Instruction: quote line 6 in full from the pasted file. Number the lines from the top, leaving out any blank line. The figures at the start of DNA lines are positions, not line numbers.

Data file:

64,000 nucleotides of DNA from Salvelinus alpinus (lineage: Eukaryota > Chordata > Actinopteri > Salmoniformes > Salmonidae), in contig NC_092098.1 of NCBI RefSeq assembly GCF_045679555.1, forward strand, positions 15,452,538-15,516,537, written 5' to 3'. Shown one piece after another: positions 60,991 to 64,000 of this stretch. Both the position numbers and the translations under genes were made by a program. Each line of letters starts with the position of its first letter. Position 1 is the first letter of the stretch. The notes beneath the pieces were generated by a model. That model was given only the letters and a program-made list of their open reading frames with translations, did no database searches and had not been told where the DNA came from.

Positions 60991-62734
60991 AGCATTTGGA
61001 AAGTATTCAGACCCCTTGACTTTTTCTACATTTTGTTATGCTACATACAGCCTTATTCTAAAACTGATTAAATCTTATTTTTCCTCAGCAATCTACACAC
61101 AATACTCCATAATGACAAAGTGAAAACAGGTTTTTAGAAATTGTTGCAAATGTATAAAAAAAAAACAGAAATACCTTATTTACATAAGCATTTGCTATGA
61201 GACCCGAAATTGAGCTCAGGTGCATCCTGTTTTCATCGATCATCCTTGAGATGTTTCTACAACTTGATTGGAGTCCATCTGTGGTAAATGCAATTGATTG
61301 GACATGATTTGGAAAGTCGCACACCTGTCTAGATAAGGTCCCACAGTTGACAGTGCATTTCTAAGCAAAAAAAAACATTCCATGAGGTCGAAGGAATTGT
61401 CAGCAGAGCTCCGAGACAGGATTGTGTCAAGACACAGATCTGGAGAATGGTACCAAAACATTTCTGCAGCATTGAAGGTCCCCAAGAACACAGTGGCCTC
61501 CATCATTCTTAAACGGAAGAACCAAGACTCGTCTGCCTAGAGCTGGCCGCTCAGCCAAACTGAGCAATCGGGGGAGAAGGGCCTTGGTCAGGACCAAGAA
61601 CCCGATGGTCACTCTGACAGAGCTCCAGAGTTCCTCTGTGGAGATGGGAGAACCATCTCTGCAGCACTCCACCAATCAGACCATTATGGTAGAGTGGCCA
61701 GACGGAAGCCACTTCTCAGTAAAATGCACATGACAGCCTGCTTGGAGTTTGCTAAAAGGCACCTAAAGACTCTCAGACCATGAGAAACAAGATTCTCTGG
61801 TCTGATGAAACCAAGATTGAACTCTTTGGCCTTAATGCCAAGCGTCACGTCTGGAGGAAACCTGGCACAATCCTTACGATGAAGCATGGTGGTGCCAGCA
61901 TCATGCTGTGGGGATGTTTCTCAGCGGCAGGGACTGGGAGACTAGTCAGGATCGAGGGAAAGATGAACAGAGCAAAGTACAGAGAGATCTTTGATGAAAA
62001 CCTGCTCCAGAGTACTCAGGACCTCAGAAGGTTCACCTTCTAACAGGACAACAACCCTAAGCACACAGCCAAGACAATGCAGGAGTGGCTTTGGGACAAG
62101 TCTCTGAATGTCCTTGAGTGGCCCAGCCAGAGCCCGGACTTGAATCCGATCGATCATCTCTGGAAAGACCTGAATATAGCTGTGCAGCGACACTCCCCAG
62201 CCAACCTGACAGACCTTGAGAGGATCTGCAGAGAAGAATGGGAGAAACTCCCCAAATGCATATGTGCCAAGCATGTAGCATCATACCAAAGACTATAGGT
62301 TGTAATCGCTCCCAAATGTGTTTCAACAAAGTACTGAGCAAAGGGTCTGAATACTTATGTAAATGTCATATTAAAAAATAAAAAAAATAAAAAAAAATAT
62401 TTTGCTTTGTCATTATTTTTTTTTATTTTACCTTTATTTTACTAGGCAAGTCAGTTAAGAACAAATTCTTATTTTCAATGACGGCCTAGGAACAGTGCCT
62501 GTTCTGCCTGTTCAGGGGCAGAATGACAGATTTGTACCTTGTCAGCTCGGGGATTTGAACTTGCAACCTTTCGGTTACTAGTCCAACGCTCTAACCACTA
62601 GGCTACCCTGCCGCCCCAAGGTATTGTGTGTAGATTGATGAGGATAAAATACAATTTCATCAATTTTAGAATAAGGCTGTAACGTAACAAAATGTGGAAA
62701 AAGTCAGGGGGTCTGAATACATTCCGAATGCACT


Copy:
61201 GACCCGAAATTGAGCTCAGGTGCATCCTGTTTTCATCGATCATCCTTGAGATGTTTCTACAACTTGATTGGAGTCCATCTGTGGTAAATGCAATTGATTG